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From "Black Friday" to "White Paper Revolution"

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Markets look to continue their trajectory off one-month highs reached last week, closing at session lows this Monday on a dollop of uncertainty out of China and perhaps a sense of hitting their head on a temporary ceiling in market gains. The Dow lost -497 points, -1.45%, and it was the outperformer among major indices. The S&P 500 dipped -1.54% and the Nasdaq was -1.58%. The small-cap Russell 2000 dropped -2.05% on the day.

It had looked for a while that the indices would push through mid-August highs, but seemed to get cold feet toward the end of the holiday-shortened trading week last week. We have many potential market catalysts in play in the coming next few days, including two big monthly jobs reports from ADP (ADP - Free Report) and the Bureau of Labor Statistics (BLS). Perhaps these amounted to too much static in the near-term to put down the throttle.

Add to this the “White Paper Revolution” happening in China’s capital Beijing and the world’s third-largest city Shanghai — where protests against the authority of the central government is leading to broader unrest and generating some more question marks in relation to China’s post-pandemic economic growth — and we now add an unforeseen headwind to the global economy. Especially considering China’s track record on dealing with protestors is infamous, it’s not easy to see a silver lining developing from this issue.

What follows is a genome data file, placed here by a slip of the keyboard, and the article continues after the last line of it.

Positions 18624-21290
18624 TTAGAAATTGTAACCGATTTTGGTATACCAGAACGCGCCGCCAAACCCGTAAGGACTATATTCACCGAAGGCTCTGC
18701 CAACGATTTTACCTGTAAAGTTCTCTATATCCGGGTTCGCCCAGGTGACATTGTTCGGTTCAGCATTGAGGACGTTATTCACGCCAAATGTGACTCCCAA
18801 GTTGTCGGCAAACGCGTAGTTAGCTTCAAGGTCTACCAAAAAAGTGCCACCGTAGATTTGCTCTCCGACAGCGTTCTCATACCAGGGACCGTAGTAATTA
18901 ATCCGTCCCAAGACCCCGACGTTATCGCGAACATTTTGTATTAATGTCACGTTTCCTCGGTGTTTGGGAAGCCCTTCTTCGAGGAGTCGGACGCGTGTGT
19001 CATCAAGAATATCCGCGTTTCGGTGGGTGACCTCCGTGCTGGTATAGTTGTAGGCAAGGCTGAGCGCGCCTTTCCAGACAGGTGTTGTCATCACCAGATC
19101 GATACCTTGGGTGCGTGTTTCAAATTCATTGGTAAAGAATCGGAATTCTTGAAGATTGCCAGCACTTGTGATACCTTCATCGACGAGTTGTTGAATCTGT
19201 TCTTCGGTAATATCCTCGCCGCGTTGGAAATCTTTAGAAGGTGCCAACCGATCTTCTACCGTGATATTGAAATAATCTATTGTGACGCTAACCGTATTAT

Reports are referring to the demonstrations as the White Paper Revolution due to the use of blank white paper as protest “messages” — citizens’ concerns are being wiped clean by a strong authoritarian government, thus the people are protesting they have no say. These protests emerged after an apartment fire in Xinjiang killed 10 residents rather than break with the government’s zero-Covid policies. The blank squares are also carried over from the pre-pandemic protests in Hong Kong, where protest slogans were banned.

For now, we’re winding down the “Black Friday” to “White Paper Revolution” trade ahead of a slew of economic data over the next few days. Aside from labor force reports, we’ll get data on home prices, consumer confidence and a revision to Q3 GDP. With markets still up double-digits quarter-to-date — with an increasingly widening inverted yield curve between 2-year and 10-year bond yields, by the way — we see today’s trade as a slight hedge against worsening news domestically and abroad.

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